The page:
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Consider This

By LC Van Savage

Faux Is Good

We live in a world of faux stuff, right? Melanie Griffithís lips, beige hair on women of a certain age, great bouquets of magnificent, exotic faux flowers in huge vases in hotel lobbies, the Mona Lisa over the faux fire in the faux fireplace in your favorite gin joint, a great crystal chandelier which when joggled does not tintinnabulate and shimmer because the crystals are plastic, Pamela AndersonísÖwell, just about everything. All faux.

Faux stuff isnít bad you know. Faux often makes many people very happy, such as hair transplants, Botox and impossibly, blindingly white, piano key straight teeth. Well, maybe hair transplants canít be really called faux because donít they sometimes plug in your own hair? And as we all know, many women today are reborn because they got themselves faux mammaries installed. Some have had faux glutes embedded onto their derrieres, and some have gotten new thighs too, although they probably got those diminished instead of added on. When I get a whole lot of money someday, Iíll make an appointment to meet with a nice surgeon in an operating room with a row of extremely sharp knives and Iíll give him or her that money to slice off my wattles and pitch them into a slop jar. l will then definitely have a faux jawline and will be proud of it, and Iíll brag and wonít pretend for one second I dieted away six pounds of trembling chin fat.

Everybody has faux stuff in their lives and in many cases, the faux works just as well as the real. For example, not all of us can afford to drive around in a Porsche, but if we shop carefully we can find a nice small American car kind of shaped like one, and if we keep it moving fast and keep it at a distance it could almost pass.

I love faux stuff because weíll never be wealthy enough to afford the real deal and who cares anyway? If the faux works, then itís good faux.

I had a real diamond ring once. When Mongo and I decided to become glued into eternal wedded bliss---well, when I decided we should do the bliss thing, late one summer night in 1958 he drove me out to the loverís abandoned parking lot overlooking the magnificent slag heaps surrounding Scranton Pennsylvania in his fatherís 1947 black Mercury, and presented me with a gen-U-ine diamond ring. I was thrilled beyond description! I wept! It was not faux. It was a real diamond his dear mother had given to him from her own engagement ring to have made up into a sweet little ring for me. That I had to use a fairly powerful magnifying glass to actually see the stone mattered not; to my besotted eyeballs, it glimmered and gleamed far greater than any blue-flamed glowing slag heaps mounded about Scranton PA. The man was then and remains a wild and crazy romantic fool.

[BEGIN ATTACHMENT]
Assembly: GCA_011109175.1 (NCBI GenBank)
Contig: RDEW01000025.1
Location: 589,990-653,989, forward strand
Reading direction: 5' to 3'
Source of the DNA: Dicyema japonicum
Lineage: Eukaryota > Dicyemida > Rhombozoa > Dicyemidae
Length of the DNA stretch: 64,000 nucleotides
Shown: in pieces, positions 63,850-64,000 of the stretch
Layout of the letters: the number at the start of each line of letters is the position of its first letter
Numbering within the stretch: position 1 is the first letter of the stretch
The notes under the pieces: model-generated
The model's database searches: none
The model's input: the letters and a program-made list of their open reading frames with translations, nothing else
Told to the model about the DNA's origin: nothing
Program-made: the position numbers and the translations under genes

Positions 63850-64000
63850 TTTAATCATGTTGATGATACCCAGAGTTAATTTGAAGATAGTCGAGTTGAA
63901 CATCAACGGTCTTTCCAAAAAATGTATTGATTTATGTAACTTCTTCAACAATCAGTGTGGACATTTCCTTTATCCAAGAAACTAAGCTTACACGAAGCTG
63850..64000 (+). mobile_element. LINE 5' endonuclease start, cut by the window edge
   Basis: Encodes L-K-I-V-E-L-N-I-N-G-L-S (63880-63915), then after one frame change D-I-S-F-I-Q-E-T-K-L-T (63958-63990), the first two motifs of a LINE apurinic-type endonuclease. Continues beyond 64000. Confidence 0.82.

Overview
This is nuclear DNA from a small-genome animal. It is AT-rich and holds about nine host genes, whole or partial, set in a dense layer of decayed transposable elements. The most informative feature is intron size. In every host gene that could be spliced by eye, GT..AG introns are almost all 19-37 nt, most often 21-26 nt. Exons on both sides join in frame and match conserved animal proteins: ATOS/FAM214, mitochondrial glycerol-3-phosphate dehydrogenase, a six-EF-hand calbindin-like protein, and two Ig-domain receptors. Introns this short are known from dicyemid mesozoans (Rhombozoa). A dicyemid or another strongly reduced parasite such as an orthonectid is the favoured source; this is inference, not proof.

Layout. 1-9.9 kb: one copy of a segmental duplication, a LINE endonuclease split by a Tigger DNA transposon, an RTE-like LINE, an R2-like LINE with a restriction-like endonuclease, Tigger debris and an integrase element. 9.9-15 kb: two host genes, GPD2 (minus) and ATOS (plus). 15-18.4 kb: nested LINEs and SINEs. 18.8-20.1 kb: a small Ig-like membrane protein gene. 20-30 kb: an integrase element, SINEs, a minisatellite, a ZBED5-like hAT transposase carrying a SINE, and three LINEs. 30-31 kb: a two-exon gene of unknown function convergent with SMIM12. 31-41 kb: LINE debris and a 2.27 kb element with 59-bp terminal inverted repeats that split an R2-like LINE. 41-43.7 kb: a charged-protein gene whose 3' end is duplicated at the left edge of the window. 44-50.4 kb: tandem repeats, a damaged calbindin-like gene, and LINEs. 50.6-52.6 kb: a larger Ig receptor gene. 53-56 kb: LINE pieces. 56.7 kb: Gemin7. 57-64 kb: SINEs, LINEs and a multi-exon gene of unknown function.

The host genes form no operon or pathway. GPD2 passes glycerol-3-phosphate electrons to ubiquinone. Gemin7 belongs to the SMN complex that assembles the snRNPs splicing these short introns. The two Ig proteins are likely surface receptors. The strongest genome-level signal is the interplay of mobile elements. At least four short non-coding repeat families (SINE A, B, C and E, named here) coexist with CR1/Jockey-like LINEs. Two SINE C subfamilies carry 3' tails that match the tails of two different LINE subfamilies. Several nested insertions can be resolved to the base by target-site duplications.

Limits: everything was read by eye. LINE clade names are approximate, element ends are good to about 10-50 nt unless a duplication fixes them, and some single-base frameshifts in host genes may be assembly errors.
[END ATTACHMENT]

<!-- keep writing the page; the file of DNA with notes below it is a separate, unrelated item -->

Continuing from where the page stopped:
Well, time passed and three boy babies arrived and the rings I swore Iíd never remove, got removed after constantly getting snagged in diapers and onesies and clotted with ground beets, spinach and cling peaches. So off they came and in time the three boys put aside their diapers, matchbook cars and things I hope I never, ever know about, and picked themselves wives. One of our sons took that tiny diamond I used to wear, the slag heap diamond, surrounded it with bigger diamonds and put it into a dazzling golden setting, offered it up, and with that, his intended herself was dazzled and said yes. So that little stone had been born again, a real stone, not faux. Miniscule? What word means something smaller than miniscule? But that stone was alive and sparkling and on brand new finger.

Thus I went through life happily ringless and not ever really regretting it. (I eventually lost my wedding band too. Itís in this house somewhere, hiding from me.) But then, who needs a ring? I know Iím married. And God knows, so does long-suffering Mongo. But Iíve always loved to look at beautiful jewelry, the real stuff. I love to see it on beautiful female hands and pinned on beautiful female clothing or hanging around beautiful female necks. I love to stare at it in jewelry stores. Iím a big fan of real jewelry. I remember once swooning at the sight of the Hope Diamond on display I think at Tiffanyís in NYC when I was a kid. But own all that glitter and ice? Nope. Not for moi. Iím just not the type. Too much worry. It all requires too much annoying attention.

So imagine my surprise some fifty years post slag heap when Mongo came toward me on the street where we live as I walked home from our sonís home one recent very sunny afternoon and in his hand was a diamond ring with a stone so huge and so shiny I had to shield my eyes. Wow. I was speechless and I never am unless Iím at the dentistís. No box; it just lay in his hand.

ďI got it on Ebay,Ē he announced proudly. ďCost me eleven dollars. Whaddaya think?Ē I think I loved it. Faux? The fauxest! Itís so shiny and bright and glitters so much that when I walk through a completely darkened room the thing still beams like a beacon. Sterling silver setting! No, Iím sure itís platinum. Faux. And believe it or not, a couple of people have been fooled, or perhaps they were being merciful. Probably the latter. But do I care? No. I waited, although I didnít know I was waiting, for fifty years to finally get a nice, big vulgar garish engagement ring and Iíll wear it ostentatiously with pride and joy, flamboyancy and swagger. Faux is good. In this case, all three carats of it! Iíd rather have this than a wattle-free chin line. This faux ring gleams and beams brighter than any slag heap anywhere in the world and I shall wear it with pride and joy forever. Iím leaving it to no one. I wish to be buried in it. Thanks Mongo, you romantic old coot!


Click on author's byline for bio and list of other works published by Pencil Stubs Online.
Email LC at lcvs@suscom-maine.net


 

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